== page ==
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The Barrio San José is the northernmost of the eight original neighborhoods of the Historic Center of Iztapalapa. It was part of the half-town of Axomulco through most of the colonial period. A giant part of the northern extremes of the neighborhood, long chinampa fields connected by canals, is today the Centro de Abastos. San José is nearly unique in losing so much of its historic territory. Perhaps it’s more fair to say the territory has been re-purposed as a good half of Abastos is still part of the official colonia.
Nevertheless, the tiny neighborhood is a prominent player in Iztapalapa’s world-famous Semana Santa observations and passion plays. Like the other neighborhoods, this one was too small for a parish church. Chapels here were long considered “visiting chapels.” They were dependent on the Parish Church of San Lucas Evangelista. In fact, the current chapel (Capilla del Patriarca Señor San José), dates only from the 1990s. It bears just about all the tell-tale signs of high Modernist 20th-Century Religious Architecture.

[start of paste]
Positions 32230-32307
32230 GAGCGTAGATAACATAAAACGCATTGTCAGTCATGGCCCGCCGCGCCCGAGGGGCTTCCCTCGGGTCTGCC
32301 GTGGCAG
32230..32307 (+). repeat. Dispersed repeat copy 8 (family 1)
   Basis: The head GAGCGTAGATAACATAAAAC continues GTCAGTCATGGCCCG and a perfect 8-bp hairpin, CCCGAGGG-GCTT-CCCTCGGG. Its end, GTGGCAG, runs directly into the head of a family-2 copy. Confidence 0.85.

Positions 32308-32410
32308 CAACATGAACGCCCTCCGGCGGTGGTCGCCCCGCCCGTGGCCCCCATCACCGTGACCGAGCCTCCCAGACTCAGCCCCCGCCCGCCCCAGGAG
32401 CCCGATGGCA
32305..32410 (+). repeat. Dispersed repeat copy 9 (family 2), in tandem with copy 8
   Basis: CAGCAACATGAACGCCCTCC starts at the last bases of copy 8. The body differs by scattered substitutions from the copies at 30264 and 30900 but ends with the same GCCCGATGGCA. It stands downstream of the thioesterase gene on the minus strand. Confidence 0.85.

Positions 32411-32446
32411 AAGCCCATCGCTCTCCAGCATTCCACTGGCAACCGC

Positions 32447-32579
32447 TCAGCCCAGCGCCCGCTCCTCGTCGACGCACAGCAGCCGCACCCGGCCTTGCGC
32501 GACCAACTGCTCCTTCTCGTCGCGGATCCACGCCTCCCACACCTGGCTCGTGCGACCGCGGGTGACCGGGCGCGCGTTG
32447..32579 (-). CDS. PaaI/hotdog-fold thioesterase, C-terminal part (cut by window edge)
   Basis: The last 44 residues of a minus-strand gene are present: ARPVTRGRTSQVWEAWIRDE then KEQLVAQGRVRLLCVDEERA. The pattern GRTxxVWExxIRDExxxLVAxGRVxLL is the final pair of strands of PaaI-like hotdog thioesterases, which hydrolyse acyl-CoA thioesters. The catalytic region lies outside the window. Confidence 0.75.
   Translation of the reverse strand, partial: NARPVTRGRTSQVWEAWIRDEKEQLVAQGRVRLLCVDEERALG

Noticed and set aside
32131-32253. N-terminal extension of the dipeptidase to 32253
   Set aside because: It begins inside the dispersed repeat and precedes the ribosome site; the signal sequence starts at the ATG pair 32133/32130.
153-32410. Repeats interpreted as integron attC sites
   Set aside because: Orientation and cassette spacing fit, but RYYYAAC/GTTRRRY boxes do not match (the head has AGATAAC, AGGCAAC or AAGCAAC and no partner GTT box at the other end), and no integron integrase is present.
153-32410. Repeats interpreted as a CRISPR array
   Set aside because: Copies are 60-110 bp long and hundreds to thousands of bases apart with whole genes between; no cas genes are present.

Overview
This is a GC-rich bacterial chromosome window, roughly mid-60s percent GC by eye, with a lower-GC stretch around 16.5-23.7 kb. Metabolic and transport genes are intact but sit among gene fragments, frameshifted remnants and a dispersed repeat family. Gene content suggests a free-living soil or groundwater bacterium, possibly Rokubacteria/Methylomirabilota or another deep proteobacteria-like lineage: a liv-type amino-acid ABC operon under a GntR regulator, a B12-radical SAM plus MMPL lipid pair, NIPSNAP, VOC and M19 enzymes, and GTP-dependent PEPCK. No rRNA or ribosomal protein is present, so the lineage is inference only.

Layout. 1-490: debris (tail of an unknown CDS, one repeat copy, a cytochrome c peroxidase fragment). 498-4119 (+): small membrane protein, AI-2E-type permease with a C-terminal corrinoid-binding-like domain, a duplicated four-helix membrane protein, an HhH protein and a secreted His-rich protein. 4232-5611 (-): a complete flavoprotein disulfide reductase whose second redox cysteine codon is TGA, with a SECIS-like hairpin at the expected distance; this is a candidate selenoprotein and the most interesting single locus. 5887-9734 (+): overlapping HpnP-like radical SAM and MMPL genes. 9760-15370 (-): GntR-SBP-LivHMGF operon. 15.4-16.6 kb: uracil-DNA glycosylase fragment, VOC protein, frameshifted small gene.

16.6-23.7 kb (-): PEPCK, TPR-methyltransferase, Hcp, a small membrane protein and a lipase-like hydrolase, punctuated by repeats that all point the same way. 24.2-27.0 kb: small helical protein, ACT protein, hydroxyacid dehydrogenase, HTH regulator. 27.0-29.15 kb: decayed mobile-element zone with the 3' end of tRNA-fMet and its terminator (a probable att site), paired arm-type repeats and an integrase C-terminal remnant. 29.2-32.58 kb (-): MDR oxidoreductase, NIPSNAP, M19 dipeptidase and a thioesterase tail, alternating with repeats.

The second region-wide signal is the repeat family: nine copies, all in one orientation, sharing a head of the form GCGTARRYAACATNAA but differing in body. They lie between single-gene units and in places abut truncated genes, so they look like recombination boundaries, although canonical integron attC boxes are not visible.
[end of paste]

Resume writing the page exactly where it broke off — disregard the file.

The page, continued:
The Barrio San José is also unique in preserving an older ruined chapel. It’s just to the north at the corner of Cuauhtémoc and Guadalupe Victoria. Though without a roof, the chapel’s Lancet arches set it apart even amongst San José’s winding crooked streets. Like in many of the barrios on the northern edges of the Historic Center, these were likely canals and footpaths until even just a few generations ago. The chapel is about an 8-minute walk north from the San Lucas Church at the edge of the Macroplaza. The Mercado Cabecera is slightly closer.